Festivalwas a ‘milestone in music’

Published on Thu, Aug 17, 2006 by ichard Clark

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Festival was a ‘milestone in music’

By Richard Clark

Blaine made a milestone in music on August 4 when the Bellingham Festival of Music came to our Performing Arts Center. I remember the festival’s inaugural season at Western Washington University’s concert hall in 1993. Michael Palmer conducted everything from Brandenburg to Dumbarton Oaks. But Mozart dominated this time – it’s the 250th anniversary of his birth. Palmer is a bit heavier and grayer now, but he packs the same punch. “All but two or three seats were filled,” reported photographer Jack Kintner.

Eine kleine Nachtmusik was crisp and clear, like classicist Mozart would have wished. It’s happy music. How could 18th century society have been so doggone happy when it is we who live in a society far more affluent and comfortable? Our audience, not so schooled in music etiquette, clapped a couple of times between movements, but soon caught onto the norm.

Martin Kuuskmann, ready to run with teenaged Mozart’s only Concerto for Bassoon, stood and pivoted right and left, not quite knowing what to do beyond flashing a boyish grin while the orchestra played a lengthy introduction. But upon joining the orchestra, he filled his bassoon with dynamic surprises, belching low one minute, squeaking high the next, and turning dangling phrases into funny little ponytails. His cadenza was a wild rider. “That’s when they should have clapped,” said piano student Dylan Haines. It wasn’t jazz this time, so the audience stood and applauded later.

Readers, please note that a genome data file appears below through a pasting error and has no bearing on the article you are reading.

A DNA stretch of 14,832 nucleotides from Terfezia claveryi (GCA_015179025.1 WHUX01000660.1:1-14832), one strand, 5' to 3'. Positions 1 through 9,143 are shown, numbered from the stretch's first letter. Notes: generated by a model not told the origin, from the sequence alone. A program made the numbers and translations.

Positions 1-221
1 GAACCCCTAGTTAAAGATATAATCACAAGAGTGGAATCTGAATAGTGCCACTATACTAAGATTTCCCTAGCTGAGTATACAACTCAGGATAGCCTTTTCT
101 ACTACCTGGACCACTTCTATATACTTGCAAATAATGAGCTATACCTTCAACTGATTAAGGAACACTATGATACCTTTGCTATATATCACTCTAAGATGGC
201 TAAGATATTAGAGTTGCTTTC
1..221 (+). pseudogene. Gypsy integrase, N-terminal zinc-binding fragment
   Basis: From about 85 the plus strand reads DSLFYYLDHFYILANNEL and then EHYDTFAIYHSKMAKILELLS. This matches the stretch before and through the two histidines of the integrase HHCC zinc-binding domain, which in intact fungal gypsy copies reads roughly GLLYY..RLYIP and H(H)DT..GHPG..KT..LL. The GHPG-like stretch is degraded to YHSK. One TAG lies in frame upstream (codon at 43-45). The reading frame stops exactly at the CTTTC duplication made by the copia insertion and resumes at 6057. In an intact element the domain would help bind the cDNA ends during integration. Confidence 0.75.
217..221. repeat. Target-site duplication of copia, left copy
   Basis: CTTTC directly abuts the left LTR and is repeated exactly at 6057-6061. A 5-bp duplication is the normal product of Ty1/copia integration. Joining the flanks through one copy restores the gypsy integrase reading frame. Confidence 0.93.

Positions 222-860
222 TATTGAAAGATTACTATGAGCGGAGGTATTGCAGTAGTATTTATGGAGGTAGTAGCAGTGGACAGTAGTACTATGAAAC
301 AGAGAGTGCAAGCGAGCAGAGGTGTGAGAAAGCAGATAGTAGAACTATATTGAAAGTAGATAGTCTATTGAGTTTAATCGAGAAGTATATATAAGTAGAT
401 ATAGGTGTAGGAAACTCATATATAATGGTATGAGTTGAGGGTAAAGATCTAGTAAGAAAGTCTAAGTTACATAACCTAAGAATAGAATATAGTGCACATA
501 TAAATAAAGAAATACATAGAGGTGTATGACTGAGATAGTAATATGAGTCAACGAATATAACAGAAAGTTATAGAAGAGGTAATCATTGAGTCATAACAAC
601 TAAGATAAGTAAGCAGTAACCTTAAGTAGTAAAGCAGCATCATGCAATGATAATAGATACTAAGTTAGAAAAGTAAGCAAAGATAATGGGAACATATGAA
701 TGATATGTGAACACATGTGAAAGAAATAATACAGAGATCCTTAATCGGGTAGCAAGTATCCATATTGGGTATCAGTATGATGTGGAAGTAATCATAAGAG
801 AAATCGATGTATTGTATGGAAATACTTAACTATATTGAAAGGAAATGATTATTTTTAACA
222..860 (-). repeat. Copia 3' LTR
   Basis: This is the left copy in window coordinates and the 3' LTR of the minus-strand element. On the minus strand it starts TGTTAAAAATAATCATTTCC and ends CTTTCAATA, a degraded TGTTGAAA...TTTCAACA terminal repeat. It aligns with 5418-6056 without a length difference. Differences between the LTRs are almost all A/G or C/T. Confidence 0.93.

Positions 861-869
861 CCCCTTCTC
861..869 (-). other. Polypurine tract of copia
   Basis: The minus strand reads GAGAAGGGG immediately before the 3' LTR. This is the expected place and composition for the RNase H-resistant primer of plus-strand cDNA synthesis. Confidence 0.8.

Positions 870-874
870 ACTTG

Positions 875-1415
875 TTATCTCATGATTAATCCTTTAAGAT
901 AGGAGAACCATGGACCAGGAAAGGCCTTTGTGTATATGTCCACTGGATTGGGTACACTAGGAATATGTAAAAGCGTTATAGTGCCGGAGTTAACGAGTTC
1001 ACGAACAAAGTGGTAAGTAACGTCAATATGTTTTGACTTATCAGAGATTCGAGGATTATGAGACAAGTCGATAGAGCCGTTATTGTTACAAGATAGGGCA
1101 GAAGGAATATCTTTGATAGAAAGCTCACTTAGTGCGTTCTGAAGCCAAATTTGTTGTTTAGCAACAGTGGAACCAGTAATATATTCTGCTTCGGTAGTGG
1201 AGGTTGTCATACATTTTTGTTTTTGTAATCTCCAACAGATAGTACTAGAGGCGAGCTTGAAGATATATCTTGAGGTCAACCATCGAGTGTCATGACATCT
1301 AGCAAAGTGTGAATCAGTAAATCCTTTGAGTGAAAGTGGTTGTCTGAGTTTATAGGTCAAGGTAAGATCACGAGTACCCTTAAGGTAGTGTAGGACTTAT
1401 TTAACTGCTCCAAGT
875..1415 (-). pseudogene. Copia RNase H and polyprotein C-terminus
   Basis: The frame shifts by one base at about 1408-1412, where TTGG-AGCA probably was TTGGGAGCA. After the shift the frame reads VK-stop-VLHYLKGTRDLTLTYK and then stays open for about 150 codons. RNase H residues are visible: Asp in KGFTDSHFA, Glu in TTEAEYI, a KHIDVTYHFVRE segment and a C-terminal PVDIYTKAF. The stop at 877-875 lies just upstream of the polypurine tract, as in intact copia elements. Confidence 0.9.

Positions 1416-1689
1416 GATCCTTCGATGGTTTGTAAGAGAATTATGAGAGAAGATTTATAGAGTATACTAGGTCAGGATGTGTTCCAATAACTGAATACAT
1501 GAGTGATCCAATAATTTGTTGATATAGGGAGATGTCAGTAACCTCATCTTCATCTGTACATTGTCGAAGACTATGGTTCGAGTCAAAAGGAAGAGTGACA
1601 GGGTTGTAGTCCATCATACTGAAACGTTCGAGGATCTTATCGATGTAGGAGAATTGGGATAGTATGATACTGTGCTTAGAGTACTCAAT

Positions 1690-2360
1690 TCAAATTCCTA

Ravel’s Le Tombeau de Couperin made me wonder why my septuagenarian memory had deteriorated so. I remembered only four of the six movements. But Donald Yung, my other student, had read the program notes. He knew the orchestral version. Four movements. Somehow, impressionist Ravel didn’t come off quite so convincingly as the classical works. I’m wondering if the woodwinds shouldn’t have been elevated a little. That might have produced more bounce and balance.

Eduard Zilberkant also had to wait out a long introduction to Beethoven’s First Piano Concerto. Unlike Kuuskmann, the Alaskan professor could just sit and sway with the music. He’s an aggressive, all-business performer – a musician who believes it’s correct to perform Beethoven in Ludwig’s preferred manner. Beethoven surprised us by letting the pianist set the final movement’s tempo. Zilberkant too received a standing ovation.

“The exciting thing Friday night was not only the performance,” said Pacific Arts Association president Robert Boulé, “but former board members of the Bellingham Festival of Music asking, ‘Why have we not been here before? This is an excellent concert hall! And look at all the people! Wow!’” Boulé recognized “the persistence of Sandy Wolf to make his happen, the grace of God to have people like Joe Robinson and Martin Kuuskmann come to Blaine and stay, and the cantankerous older gentleman taking time to watch the magic happen.”

But I didn’t feel quite so crabby, contentious and cantankerous that night.

“During those frozen nights in the dark I spent in Alaska, I sometimes wondered if the music I was hearing was as excellent as I believed it to be,” said Wolf. “Friday night confirmed with Eduard Zilberkant, I had not succumbed to cabin fever; he truly is a great talent – Alaskan or not. And of course I delighted in watching Joe Robinson, Mary Kay Robinson and Martin Kuuskmann shine as well.

“Seeing great friends performing great art is as good as it gets.”